Easy access to powerful prescription opiates has led to a rise in overdose deaths among war veterans, a new report has found. According to the Center for Investigative Reporting, the Department of Veterans Affairs has issued more than one opiate prescription per patient, on average, for the past two years. Prescriptions for four opiates – hydrocodone, oxycodone, methadone and morphine – have surged by 270% in the past 12 years, CIR found in an analysis of data obtained through a Freedom of Information Act request.
According to CIR:
The agency charged with helping veterans recover from war instead masks their pain with potent drugs, feeding addictions and contributing to a fatal overdose rate among VA patients that is nearly double the national average.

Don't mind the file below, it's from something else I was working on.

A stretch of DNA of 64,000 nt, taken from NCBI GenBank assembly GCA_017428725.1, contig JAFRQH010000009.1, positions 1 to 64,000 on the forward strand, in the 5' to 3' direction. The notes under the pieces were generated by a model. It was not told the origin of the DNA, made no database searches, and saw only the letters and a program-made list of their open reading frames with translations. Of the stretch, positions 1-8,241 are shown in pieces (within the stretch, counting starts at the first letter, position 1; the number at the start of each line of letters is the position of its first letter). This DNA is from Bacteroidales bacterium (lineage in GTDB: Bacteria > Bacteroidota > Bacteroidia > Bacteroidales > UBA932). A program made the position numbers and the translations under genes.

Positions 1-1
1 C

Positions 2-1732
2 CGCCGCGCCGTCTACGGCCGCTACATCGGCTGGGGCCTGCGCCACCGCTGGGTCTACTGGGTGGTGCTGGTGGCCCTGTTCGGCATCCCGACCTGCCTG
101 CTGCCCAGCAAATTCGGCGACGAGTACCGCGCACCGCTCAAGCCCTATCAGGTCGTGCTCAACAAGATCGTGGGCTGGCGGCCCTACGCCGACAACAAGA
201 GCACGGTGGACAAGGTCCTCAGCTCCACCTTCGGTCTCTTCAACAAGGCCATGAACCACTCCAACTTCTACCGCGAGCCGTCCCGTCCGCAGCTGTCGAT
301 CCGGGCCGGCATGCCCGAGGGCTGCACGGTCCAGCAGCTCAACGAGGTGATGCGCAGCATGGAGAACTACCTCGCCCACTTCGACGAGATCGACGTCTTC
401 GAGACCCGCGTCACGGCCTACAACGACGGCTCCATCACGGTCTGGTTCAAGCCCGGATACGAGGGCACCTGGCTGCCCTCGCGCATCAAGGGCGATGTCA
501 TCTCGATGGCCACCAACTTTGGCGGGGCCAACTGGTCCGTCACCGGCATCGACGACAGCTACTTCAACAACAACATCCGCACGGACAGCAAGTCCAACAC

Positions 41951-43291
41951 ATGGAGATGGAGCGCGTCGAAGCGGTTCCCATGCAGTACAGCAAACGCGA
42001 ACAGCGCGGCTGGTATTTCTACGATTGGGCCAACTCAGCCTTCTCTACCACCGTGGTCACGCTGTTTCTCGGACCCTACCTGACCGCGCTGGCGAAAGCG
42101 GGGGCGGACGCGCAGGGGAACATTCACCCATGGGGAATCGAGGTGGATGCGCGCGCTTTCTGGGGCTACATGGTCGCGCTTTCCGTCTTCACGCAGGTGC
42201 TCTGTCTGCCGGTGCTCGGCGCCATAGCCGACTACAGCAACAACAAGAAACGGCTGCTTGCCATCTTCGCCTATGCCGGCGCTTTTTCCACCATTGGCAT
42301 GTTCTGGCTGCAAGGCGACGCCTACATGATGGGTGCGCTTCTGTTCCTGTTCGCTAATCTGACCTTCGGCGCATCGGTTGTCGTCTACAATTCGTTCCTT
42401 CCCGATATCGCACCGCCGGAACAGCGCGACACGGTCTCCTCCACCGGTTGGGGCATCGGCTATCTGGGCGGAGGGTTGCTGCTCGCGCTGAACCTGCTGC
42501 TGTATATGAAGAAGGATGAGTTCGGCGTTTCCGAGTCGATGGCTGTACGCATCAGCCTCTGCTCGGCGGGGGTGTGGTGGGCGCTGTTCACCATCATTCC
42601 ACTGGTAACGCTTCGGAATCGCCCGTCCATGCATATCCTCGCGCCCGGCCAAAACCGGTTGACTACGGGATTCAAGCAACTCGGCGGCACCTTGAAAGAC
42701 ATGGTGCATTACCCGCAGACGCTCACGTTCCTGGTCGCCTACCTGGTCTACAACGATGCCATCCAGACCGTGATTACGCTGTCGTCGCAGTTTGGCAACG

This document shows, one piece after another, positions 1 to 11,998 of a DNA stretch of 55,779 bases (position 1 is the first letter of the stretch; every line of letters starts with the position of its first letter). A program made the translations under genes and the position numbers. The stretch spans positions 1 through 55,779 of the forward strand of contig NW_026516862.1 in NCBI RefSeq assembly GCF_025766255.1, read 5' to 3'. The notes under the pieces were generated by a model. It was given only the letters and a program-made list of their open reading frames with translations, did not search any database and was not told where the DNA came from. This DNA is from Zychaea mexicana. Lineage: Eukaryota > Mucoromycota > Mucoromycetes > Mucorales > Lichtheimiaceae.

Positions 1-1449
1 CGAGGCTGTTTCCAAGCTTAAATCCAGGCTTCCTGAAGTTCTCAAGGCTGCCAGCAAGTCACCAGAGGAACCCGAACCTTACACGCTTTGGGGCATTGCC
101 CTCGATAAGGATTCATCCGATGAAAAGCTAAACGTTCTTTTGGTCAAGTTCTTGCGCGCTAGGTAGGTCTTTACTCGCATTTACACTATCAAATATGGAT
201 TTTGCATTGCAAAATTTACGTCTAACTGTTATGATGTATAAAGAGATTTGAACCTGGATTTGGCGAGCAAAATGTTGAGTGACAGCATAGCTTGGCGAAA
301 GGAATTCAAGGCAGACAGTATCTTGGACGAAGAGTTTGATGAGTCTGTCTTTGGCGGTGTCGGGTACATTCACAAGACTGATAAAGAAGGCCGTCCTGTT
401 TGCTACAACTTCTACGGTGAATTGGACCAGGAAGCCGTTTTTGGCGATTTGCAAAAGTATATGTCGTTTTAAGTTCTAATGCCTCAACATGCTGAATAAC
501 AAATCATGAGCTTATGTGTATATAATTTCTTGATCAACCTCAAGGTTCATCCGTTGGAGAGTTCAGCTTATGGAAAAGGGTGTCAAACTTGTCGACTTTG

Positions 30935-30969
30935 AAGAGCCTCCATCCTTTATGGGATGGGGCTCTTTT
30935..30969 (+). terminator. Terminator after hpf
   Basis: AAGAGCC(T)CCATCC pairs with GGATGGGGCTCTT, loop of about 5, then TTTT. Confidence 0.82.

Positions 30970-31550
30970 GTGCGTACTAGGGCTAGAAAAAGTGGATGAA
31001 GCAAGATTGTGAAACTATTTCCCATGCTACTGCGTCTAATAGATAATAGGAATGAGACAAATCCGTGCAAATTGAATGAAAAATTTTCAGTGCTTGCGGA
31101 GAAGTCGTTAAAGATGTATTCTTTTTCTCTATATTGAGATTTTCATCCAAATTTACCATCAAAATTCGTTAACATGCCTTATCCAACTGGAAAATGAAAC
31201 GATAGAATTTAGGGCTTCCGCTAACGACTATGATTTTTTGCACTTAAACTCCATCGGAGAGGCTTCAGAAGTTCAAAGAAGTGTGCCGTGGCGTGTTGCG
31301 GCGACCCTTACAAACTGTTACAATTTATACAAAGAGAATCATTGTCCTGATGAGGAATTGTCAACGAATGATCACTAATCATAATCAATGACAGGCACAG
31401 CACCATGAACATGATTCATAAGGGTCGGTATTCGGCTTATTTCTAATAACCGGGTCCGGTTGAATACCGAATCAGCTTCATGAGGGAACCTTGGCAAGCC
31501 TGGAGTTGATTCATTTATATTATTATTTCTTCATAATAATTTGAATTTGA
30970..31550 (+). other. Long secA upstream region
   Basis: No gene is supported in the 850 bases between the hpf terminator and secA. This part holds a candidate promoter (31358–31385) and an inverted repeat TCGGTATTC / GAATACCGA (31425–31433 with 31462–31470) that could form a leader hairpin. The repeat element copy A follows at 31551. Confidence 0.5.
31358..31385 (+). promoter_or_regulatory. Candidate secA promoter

CIR notes that this spike in opiate prescriptions has occurred despite new VA regulations laid out in 2009 requiring clinicians to follow an “integrated approach” to helping veterans in pain, including a stronger focus on treating the root causes of pain rather than using powerful narcotics to reduce symptoms.
Many areas of the nation with military bases and large VA hospitals have seen prescription drug abuse skyrocket among American soldiers in recent years.
Earlier this year, a compilation of federal data showed that the military has spent $1.6 billion on painkillers over the last decade, while $2.7 billion has been spent on anti-depressants and more than $507 million on sleep medications such as Ambien.